ING Groep NV agreed to pay €775 million to settle an investigation by the Dutch Public Prosecution Service into requirements for client on-boarding and the prevention of money laundering and corrupt practices.
Of the amount, €675 million was intended as a fine and €100 million was for disgorgement, to be recognized in the group's third-quarter results as a special item, ING said.
The bank acknowledged "serious shortcomings" in its implementation of customer due diligence policies to prevent financial economic crime at ING Netherlands between 2010 and 2016 that were identified in the probe. These lapses have led to the termination of thousands of ING's client relationships but have also allowed clients to use their accounts at ING Netherlands for money laundering, among other things, for a number of years.
The investigation did not find evidence of former employees aiding clients in potential criminal activities or receiving personal gains. However, ING said it has taken measures against a number of former employees in senior management positions with broader responsibility for executing the said policies in the Netherlands. These measures include holding back bonuses and suspension of duties, ING noted.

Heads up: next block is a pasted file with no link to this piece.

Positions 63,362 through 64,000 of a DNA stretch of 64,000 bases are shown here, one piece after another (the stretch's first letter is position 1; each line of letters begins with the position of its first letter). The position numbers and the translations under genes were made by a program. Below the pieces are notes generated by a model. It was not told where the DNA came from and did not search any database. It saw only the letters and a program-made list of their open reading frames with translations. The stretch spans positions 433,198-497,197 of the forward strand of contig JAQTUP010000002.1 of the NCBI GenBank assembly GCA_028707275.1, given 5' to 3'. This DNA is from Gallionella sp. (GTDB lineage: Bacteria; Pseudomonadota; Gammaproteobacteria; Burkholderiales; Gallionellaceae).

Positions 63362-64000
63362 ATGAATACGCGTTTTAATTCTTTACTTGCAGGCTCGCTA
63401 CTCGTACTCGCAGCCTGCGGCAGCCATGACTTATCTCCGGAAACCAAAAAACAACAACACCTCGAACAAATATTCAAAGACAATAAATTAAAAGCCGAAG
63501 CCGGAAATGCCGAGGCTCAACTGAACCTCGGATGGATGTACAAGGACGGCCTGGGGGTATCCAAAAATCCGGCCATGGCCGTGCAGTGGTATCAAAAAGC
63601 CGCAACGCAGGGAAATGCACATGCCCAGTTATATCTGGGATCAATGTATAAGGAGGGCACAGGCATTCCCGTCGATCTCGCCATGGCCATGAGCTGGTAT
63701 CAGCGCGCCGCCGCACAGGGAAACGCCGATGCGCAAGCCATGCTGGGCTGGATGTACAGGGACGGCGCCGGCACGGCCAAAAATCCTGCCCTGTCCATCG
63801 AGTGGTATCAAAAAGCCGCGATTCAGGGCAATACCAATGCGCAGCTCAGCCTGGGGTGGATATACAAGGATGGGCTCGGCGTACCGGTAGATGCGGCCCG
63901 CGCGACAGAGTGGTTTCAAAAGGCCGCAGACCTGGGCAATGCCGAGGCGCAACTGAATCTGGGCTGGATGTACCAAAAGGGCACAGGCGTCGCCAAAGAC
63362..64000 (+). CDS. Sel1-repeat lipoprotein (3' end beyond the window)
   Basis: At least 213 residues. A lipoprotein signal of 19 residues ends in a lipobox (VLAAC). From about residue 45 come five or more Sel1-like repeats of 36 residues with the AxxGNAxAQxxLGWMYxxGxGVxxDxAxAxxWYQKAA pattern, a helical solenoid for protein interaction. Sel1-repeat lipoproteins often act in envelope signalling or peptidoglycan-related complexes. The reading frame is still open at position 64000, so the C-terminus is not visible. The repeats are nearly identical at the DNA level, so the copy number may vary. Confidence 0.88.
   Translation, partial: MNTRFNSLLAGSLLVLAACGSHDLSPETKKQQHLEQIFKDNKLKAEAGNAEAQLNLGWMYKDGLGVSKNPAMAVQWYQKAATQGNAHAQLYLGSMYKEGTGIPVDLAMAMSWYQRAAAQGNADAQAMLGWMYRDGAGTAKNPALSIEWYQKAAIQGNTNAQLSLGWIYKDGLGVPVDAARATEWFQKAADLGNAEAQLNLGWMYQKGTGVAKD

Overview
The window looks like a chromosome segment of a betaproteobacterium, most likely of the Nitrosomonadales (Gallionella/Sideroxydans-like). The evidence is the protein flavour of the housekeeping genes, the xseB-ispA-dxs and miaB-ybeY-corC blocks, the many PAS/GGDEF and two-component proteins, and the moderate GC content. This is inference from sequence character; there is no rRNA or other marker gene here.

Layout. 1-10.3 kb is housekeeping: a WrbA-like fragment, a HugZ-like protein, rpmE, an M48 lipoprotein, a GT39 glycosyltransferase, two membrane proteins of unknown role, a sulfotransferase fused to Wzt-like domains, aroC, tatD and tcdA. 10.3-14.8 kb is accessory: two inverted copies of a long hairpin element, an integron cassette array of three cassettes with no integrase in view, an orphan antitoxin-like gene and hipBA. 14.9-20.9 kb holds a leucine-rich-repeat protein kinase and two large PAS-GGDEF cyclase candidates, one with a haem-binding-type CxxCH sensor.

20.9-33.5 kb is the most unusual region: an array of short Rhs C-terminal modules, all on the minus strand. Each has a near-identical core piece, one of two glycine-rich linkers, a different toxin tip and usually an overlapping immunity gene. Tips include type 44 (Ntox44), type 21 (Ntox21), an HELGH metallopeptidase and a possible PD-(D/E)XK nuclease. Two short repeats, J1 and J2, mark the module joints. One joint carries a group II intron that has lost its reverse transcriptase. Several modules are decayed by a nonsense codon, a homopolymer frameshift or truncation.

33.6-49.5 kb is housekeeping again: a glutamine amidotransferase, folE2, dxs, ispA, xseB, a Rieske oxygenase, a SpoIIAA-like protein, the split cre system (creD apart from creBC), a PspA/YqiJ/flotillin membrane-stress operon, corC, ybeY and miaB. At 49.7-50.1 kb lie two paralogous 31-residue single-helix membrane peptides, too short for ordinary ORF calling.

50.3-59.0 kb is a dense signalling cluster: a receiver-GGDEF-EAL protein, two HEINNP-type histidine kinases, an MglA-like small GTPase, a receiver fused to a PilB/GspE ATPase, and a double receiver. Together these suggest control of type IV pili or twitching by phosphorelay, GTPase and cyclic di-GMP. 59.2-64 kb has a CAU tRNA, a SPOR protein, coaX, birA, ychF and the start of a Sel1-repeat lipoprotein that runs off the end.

The bank also initiated various initiatives at ING Netherlands to further strengthen its compliance risk management, including implementing programs aimed at improving employees' internal compliance culture and awareness and enhancing their adherence to "know your customer" and client activity monitoring requirements.
In addition, members of ING's executive board — headed by CEO Ralph Hamers — have agreed to forgo their 2018 bonuses.
ING noted that it received information requests from the U.S. Securities and Exchange Commission. "ING expects that this matter will also be resolved with the SEC without further payment or the imposition of further conditions," it said.